By Greg Price
It is a new take on curling that is making its way to rinks across North America, and hopes are it takes hold in local areas as well.
Two-person stick curling is gaining prominence in the sport for those who have mobility issues and those who are new to curling and may be a little intimidated by the regular four-man game.
“People have been doing regular curling with sticks for years, but at this point, it has developed into a two-person game. In regular curling, there is still sweeping involved and that is where the mobility or the safety aspect of it can come into play,” said Steve Swarbrick, a member of the Taber Curling Club who is giving tutorials on stick curling every Thursday at the Taber Curling Club. “This is a new game that is separate from regular curling, with a few different rule changes. The biggest elimination is sweeping. It’s a quicker game, it only takes an hour to play. There is no traditional delivery, which can be harder on your joints if you have mobility and flexibility issues.”
Swarbrick noted the biggest stigma to overcome from the curling purists is that stick curling it’s not ‘real’ curling.
“I’ll admit, even I felt that way in the past. But, it’s its own game. You still have your delivery, it’s still affected by your mechanical movements, you still have to have consistency like your regular curling,” said Swarbrick. “It is just more manageable for people who may have flexibility issues or want to try curling for the first time. There are changes in strategy, where it’s not like your regular curling.”
In stick curling, each team is comprised of two players. One member of each teams stays at each end of the rink, and must not cross center ice. The two delivering curlers alternately deliver six stones each per end, while their teammates skip that end, then the roles are reversed. All games are six ends. Each stone must be delivered with a curling or delivery stick, from a standing or sitting (wheelchair) position.
“It’s similar to a shuffle board process where you stay at one end,” said Swarbrick. “There is no transfer from end to end. You stay at the same end for the entire game. Both members of the team are doing something with every shot.”
There is the three-guard zone in regular curling, where you can’t remove rocks from a guard placement in the front of the house for a certain amount of stones. For stick curling, the first three stones delivered in an end may not be removed from play before delivery of the fourth stone of that end. If that happens, the delivered stone is removed from play and all other stones are returned to their original position.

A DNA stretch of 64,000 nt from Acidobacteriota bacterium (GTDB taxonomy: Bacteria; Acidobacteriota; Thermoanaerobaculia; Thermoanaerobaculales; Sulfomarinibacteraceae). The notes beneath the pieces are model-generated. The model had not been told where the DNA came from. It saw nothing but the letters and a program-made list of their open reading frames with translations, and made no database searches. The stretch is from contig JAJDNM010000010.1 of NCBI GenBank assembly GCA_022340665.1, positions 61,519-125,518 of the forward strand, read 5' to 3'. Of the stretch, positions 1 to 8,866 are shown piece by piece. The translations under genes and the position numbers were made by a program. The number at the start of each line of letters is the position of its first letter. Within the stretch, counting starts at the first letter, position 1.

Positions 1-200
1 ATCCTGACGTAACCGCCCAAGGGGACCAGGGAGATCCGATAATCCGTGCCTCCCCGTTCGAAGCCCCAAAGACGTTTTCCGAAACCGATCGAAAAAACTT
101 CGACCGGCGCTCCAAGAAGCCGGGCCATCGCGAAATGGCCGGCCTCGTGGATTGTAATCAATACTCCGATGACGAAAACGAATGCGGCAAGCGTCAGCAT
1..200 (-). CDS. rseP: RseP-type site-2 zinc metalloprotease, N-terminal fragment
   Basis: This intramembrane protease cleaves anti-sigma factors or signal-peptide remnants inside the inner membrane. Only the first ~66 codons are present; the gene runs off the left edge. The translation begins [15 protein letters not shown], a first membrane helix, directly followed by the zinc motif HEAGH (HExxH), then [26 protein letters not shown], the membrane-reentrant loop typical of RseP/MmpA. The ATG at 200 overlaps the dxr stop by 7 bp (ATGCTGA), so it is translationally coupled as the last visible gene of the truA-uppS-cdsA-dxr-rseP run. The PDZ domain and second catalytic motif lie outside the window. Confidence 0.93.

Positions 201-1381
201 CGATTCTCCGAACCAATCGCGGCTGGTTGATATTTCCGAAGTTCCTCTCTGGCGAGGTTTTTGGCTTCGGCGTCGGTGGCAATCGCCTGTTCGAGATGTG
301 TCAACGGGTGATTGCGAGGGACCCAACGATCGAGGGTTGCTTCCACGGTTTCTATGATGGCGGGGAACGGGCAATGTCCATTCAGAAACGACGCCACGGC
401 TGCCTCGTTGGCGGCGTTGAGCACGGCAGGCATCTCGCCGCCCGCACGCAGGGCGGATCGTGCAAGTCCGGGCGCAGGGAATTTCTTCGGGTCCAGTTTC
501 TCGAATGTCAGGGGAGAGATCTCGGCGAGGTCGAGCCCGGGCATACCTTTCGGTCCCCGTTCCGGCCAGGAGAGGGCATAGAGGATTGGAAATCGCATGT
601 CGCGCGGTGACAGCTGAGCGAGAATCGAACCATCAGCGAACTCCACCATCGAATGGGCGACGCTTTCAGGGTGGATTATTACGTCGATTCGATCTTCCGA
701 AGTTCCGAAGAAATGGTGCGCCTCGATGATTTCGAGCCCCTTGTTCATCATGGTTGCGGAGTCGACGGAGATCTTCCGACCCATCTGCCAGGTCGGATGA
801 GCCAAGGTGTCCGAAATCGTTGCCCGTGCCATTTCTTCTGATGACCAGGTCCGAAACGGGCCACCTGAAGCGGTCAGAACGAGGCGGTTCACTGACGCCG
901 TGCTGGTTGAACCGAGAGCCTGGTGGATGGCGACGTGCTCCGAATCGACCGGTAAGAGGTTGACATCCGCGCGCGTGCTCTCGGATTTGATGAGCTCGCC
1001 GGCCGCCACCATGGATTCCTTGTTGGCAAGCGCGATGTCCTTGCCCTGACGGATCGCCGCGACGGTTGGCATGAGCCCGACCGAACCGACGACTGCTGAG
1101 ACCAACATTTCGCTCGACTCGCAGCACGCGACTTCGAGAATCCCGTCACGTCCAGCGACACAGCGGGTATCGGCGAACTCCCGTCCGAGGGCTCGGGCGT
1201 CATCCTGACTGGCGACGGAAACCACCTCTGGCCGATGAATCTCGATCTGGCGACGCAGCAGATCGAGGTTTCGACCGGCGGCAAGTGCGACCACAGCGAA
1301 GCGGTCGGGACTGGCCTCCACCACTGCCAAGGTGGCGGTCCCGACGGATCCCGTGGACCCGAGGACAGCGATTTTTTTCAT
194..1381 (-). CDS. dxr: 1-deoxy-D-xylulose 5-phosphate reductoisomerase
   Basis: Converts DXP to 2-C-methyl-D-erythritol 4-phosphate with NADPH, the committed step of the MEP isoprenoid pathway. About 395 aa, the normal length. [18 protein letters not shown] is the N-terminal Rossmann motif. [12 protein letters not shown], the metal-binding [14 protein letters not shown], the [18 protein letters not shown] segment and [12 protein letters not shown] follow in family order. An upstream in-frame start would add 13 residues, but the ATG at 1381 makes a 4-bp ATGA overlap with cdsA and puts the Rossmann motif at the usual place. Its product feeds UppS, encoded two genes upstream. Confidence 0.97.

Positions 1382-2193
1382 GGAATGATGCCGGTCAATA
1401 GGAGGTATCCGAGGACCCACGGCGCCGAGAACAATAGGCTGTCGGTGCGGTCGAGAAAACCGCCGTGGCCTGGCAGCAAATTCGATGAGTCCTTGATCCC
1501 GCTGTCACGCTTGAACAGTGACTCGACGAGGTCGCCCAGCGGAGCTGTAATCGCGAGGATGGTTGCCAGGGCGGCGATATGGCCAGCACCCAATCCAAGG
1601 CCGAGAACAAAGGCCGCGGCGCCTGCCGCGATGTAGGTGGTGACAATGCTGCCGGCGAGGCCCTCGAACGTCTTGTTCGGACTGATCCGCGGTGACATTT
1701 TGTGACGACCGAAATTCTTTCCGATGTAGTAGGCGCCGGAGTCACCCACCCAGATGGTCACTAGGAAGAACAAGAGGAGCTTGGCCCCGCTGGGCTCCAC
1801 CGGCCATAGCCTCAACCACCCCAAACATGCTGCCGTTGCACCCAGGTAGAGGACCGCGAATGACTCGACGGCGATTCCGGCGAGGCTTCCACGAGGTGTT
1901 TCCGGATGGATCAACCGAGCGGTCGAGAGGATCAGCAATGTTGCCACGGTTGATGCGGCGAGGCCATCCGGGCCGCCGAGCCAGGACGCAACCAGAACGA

“That means you can draw right into the button and they can’t take it out of play. They can do something like bump it to the back. That is a strategy that is not in regular curling,” said Swarbrick. “It’s catching on in other parts of the province. There are leagues forming in other towns.”
For now, Taber Curling Club is trying to drum up interest in the sport. If people want to try out stick curling, they can practice throwing rocks on Thursdays from 6-7 p.m. and then have some games at 7 p.m.
“We do now have people coming down wanting to play, and others wanting to learn,” said Swarbrick. “We want to help teach people so they feel comfortable enough to play some games. Hopefully it catches on and everything has been positive so far. It’s opened people’s eyes for a different game of curling. Everyone who has tried has liked it and enjoyed it.”
Numbers in curling clubs have been struggling across the province, where hopes are games like stick curling can reinvigorate interest.
“We are hoping to bring in people who traditionally have had to leave because of age or injuries, or just people who may be intimidated to try more traditional curling for the first time,” said Swarbrick. “We are hoping to get a league going after Christmas, with regular people coming through the doors.”
At this point, there is no fee involved, just clean shoes are required. Sticks will be provided.
“This is introductory. If someone is really interested, we will encourage them to buy their own stuff down the line,” said Swarbrick.“I’d just like to remove the stigma. It’s a game for everyone.”
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